By Paul Pearce-Kelly, Senior Curator of Invertebrates and Fish, ZSL and Prof Mike Bruford, Cardiff University.
We are very sorry to share the news that our dear colleague Dr Trevor Coote, Conservation Field Biologist on the International Partulid Programme, passed away in February this year.
Having graduated from Nottingham as a mature student in 1991, Trevor joined ZSL in 1992; first as a volunteer and then as a technician in the Institute of Zoology. He was instrumental in developing and applying human microsatellite DNA markers in apes and Old-World monkeys, and it was then that he embarked on his PhD at the Institute: examining genetic diversity in Partula snails. It was a subject he had first been introduced to by Prof Bryan Clarke during his undergraduate degree, then based at the Institute, and he worked in collaboration with Prof Richard Nichols at Queen Mary University in London.
His scientific ethos included a granite hard commitment to his personal codes and to openness. This integrity was central to his PhD, for which he eschewed many intriguing and plausible results, because he insisted on checking and rechecking them. He is fondly remembered by his colleagues as smart, hard-working, humble and extremely funny. A North Londoner born and bred, with a varied and interesting life outside of science, and the published author of several novels.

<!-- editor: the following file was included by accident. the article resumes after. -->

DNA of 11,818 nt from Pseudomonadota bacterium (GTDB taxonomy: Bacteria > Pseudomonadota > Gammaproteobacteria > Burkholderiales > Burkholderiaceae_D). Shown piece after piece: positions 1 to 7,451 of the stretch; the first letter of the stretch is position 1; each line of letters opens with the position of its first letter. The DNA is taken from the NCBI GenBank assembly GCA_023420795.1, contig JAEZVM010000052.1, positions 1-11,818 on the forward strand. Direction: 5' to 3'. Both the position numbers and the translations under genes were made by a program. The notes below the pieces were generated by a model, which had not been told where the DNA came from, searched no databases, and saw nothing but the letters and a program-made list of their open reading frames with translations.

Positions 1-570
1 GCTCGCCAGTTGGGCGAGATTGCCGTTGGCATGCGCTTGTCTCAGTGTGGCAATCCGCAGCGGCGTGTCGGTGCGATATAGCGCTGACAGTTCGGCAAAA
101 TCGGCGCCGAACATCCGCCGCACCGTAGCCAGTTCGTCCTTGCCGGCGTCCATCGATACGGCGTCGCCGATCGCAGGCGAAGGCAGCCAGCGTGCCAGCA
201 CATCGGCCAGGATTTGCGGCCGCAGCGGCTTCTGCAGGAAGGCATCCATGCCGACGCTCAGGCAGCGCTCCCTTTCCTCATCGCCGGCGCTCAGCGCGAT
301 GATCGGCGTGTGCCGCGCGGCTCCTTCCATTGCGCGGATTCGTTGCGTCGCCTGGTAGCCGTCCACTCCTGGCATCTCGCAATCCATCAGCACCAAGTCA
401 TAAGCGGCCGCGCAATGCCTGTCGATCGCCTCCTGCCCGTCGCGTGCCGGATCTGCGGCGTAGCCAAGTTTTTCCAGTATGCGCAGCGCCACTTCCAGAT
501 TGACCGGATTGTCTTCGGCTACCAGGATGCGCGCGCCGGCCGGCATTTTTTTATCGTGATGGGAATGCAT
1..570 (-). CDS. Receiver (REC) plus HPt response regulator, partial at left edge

Trevor went on to spend almost 20 years advancing conservation efforts for French Polynesian Partula snails – a group of molluscs sent into crisis by the introduction of invasive, carnivorous snails – and was instrumental in enabling the reintroduction phase of the Partula Programme. From his base in Tahiti, and with the support of ZSL, a consortium of international zoos and the French Polynesian Government, Trevor was responsible for the reintroduction of over 15,000 individual snails from 14 species and sub species since 2015.
Tragically, having only recently retired and returned to the UK, Trevor contracted Covid-19 and passed away. Colleagues across the mollusc conservation community, and far beyond, have expressed their sadness and testified to Trevor’s outstanding knowledge, experience and achievements – as well as his kind and helpful nature. In addition to a wealth of fond memories, Trevor’s conservation impact is a truly outstanding legacy for which we are all grateful and inspired to carry forward.